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|Articles - February 2013|
|Monday, January 28, 2013|
Page 4 of 4
Though cutting positions was a tough decision, Joe Rocha, a third-generation dairy farmer and chairman of the TCCA board, says it made the most sense from a business perspective. The creamery did what it could to assist those employees who had been impacted, he says, and since then it’s made capital investments in its facilities and even added some positions back, albeit not in packaging. At press time, Tillamook had 13 job openings posted on its website, all of them in Oregon.
“We seem to be through that,” Rocha says of the disharmony the layoffs may have caused.
Of Tillamook’s current trajectory for growth by expanding into new markets, Rocha says the board and the farmers are supportive. With the layoffs now firmly in the rearview mirror, he says the major concerns are related more to the overall health of the economy and ensuring that the Tillamook brand takes its long-standing reputation with it wherever it may go. (During his most recent trade mission to Asia this fall, Gov. John Kitzhaber actually came across Tillamook cheese on the shelves of a Hong Kong grocery store.)
“I really think the farmers have the goal that their families will continue to live and work on the farms, and that their children will keep coming back and taking over the farms,” says Rocha, a married father of four boys, two of whom will likely take the reins of his Tillamook farm, R&R Dairy, when the time comes. “For us to do that, we have to continue to have a successful brand and company, so that really always remains the focus in everything that we do.”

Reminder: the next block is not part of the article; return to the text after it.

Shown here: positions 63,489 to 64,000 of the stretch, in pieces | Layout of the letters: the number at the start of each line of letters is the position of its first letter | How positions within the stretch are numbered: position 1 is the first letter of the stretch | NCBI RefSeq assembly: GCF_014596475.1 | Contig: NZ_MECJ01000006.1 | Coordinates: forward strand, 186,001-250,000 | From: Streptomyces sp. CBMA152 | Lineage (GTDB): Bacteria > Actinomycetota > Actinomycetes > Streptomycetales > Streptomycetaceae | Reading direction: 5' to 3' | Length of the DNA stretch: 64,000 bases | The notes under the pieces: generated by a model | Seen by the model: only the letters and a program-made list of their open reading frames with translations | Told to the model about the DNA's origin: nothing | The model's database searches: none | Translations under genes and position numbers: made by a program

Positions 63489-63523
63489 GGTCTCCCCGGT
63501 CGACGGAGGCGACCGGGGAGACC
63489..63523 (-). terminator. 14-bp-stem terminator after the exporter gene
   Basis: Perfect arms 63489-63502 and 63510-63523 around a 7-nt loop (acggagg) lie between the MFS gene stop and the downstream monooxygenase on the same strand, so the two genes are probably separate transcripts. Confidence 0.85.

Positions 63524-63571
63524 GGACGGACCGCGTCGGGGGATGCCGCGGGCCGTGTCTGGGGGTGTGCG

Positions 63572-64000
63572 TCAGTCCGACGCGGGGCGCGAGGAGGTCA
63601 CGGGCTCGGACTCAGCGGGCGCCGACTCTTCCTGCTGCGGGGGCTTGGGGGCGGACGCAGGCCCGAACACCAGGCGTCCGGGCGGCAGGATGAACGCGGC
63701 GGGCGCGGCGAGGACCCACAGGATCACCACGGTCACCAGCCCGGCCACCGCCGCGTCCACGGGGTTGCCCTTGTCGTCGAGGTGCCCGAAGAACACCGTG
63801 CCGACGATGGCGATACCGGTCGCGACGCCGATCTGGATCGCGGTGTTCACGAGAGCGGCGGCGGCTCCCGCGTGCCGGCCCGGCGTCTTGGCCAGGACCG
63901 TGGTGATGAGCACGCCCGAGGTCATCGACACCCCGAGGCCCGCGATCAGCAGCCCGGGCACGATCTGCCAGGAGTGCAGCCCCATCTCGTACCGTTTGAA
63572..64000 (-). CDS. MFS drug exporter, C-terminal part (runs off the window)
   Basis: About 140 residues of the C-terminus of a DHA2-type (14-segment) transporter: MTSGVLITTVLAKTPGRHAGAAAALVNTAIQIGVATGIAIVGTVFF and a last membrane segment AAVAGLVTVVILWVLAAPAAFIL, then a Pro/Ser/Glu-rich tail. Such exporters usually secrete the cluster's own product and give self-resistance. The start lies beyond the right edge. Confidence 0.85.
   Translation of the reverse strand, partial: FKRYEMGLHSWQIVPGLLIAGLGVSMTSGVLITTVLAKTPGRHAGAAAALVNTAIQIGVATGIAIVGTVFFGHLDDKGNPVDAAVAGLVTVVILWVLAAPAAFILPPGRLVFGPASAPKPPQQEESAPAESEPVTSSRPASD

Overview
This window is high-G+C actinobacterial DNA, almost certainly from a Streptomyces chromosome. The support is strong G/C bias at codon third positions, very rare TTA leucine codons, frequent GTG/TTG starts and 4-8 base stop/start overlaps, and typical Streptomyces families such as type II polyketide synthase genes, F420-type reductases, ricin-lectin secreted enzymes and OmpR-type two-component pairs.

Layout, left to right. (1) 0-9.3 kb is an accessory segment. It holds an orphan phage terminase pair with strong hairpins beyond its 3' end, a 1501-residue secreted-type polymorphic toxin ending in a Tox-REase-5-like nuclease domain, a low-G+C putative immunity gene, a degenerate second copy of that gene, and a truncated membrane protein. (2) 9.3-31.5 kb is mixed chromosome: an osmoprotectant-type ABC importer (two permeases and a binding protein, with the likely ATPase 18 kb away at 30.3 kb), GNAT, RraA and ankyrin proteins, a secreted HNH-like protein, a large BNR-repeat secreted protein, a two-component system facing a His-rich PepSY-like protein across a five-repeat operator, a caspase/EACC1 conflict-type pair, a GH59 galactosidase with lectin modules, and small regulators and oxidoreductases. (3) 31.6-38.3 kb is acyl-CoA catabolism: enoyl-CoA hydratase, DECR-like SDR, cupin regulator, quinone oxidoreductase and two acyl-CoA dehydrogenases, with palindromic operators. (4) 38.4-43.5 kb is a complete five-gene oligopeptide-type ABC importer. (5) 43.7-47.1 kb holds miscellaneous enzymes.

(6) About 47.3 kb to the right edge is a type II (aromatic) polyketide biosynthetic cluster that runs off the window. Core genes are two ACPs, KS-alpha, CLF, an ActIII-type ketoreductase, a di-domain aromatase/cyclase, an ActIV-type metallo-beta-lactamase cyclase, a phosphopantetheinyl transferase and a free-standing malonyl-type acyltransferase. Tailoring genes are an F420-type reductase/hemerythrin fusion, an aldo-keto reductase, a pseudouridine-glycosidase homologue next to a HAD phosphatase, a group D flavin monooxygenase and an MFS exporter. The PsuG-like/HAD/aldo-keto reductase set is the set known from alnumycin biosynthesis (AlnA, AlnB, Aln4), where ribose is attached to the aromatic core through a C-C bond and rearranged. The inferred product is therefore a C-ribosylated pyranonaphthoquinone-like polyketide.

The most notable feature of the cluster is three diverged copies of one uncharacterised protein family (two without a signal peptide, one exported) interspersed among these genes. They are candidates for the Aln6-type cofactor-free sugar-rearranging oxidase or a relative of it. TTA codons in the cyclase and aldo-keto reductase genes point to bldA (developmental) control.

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As part of our green workplaces story, Oregon Business checked out a community service project undertaken by Portland Youth Builders, a nonprofit alternative high school. In partnership with Whole Foods, PYB built garden boxes for a Home Forward housing site. Home Forward is a government agency that provides housing for low income residents and people with disabilities.
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As temperatures in Oregon creep into the 90s this weekend, Oregonians' thoughts are turning to — summer baseball.
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Mike Morrow and Mike Delos-Reyes first came up with the idea of an ocean power device 23 years ago, when they were students at Oregon State University. They realized a long-held vision last summer, when their startup, M3 Wave, successfully launched the first ocean power device that works underwater.
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